THE UNICORNS
Seattle-based sales software company Highspot raised a $248 million Series F round in January, pushing its value to $3.5 billion. The company had already raised $200 million and reached a value of $2.3 billion in 2021. Highspot had more than 800 employees at the time of its Series F round, and it counts major companies like Fiserv, Aetna and Adobe as clients.
Seattle-based customer data startup Amperity raised a $100 million Series D round last year and reached a value of more than $1 billion. The company, which has clients like Kroger and Alaska Airlines, had 225 employees as of July 2021. Amperity announced in February that Barry Padgett, previously the company’s chief operating officer, was taking over as CEO for Kabir Shahani, who left the role.
Seattle-based freight network startup Convoy in April raised $260 million between equity and venture debt, hitting a value of $3.8 billion. The company had about 1,300 employees at the time of the raise, but Convoy was also forced to lay off about 90 employees in June.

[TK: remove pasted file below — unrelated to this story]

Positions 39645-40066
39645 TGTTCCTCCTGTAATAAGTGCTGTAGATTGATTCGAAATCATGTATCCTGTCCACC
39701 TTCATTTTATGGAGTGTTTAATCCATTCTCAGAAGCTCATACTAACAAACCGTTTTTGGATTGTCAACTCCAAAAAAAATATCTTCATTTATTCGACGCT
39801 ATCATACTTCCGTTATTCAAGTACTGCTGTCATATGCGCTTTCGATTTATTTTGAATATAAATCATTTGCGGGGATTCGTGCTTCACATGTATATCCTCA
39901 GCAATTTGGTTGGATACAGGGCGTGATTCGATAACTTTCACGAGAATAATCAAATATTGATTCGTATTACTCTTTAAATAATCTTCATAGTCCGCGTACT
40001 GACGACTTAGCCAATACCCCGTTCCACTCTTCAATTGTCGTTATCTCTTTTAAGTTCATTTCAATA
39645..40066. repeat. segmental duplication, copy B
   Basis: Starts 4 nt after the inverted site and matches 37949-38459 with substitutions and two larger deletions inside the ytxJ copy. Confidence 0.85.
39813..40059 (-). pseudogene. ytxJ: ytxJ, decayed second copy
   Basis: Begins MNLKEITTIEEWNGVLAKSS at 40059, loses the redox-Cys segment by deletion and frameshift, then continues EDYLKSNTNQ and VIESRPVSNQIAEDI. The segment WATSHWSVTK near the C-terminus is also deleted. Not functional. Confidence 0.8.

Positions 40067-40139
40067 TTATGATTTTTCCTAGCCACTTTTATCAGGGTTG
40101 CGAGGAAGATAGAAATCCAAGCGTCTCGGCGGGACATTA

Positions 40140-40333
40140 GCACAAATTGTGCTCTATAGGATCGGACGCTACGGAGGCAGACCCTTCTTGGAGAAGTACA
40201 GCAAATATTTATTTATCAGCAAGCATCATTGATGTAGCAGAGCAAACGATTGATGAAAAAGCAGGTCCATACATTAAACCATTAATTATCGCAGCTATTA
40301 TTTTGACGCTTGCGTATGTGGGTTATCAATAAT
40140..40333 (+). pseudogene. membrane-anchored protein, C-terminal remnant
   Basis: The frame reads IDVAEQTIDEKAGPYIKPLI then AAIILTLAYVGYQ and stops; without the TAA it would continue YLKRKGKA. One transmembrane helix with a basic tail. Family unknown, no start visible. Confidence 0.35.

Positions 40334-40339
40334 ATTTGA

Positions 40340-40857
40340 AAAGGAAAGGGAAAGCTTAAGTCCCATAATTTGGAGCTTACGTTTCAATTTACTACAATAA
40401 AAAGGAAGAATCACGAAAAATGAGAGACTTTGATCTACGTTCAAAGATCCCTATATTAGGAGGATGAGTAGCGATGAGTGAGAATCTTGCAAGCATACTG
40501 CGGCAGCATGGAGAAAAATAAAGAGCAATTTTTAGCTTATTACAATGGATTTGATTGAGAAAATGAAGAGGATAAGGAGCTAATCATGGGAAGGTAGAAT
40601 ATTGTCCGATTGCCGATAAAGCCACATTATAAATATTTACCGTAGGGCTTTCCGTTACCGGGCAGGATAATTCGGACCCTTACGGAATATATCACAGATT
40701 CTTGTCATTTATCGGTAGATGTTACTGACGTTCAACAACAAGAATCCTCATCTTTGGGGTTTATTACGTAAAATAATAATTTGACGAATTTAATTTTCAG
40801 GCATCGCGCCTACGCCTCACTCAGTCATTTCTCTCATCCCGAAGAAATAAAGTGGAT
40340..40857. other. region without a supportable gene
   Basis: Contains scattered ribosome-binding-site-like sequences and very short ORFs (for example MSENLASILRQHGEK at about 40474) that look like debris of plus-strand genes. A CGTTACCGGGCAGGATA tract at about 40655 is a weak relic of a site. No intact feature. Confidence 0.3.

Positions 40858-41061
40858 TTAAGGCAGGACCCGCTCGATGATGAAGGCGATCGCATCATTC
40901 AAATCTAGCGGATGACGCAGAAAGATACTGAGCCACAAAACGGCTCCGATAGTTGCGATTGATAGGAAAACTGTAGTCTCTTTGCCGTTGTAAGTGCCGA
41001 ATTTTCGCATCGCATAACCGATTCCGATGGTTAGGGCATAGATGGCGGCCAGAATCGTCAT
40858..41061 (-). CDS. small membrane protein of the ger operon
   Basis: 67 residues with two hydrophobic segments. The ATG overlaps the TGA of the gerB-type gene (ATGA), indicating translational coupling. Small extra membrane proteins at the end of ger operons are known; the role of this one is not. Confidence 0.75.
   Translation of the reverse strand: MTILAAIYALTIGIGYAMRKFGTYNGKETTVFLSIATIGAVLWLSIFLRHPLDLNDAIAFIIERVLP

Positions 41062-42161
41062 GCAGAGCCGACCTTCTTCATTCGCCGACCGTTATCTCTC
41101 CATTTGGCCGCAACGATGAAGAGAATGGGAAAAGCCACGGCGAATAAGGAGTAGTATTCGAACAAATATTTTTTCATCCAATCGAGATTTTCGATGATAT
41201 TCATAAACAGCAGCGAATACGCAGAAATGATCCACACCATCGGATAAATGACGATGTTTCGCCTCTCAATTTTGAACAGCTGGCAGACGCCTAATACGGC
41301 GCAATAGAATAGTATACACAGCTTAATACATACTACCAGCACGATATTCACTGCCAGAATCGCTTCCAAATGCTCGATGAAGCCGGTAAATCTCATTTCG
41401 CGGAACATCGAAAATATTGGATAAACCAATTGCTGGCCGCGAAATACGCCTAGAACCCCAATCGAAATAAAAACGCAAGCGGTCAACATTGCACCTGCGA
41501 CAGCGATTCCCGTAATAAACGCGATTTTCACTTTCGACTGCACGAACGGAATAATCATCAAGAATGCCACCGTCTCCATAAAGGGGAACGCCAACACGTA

Bellevue-based contract management software company Icertis now has about 2,000 employees, up from 1,400 in March 2021. Icertis received an investment from SoftBank in October that valued the company at $5 billion, and it followed that up with an investment from the German software giant SAP SE for an undisclosed amount.
Seattle-based e-commerce startup Fabric hit a value of about $1.5 billion in February when the company raised a $140 million Series C round. The company also raised a $100 million Series B round in July 2021 and counts GNC, McDonald’s and Crate & Barrel as clients.
Seattle-based interviewing startup Karat raised a $110 million Series C round in October and reached a value of $1.1 billion. Earlier this year, the company partnered with tennis superstar Serena Williams to grow Karat’s Brilliant Black Minds program, which offers free job interview training and feedback to current and aspiring Black software engineers in the U.S.
BEHIND-THE-SCENES PLAYERS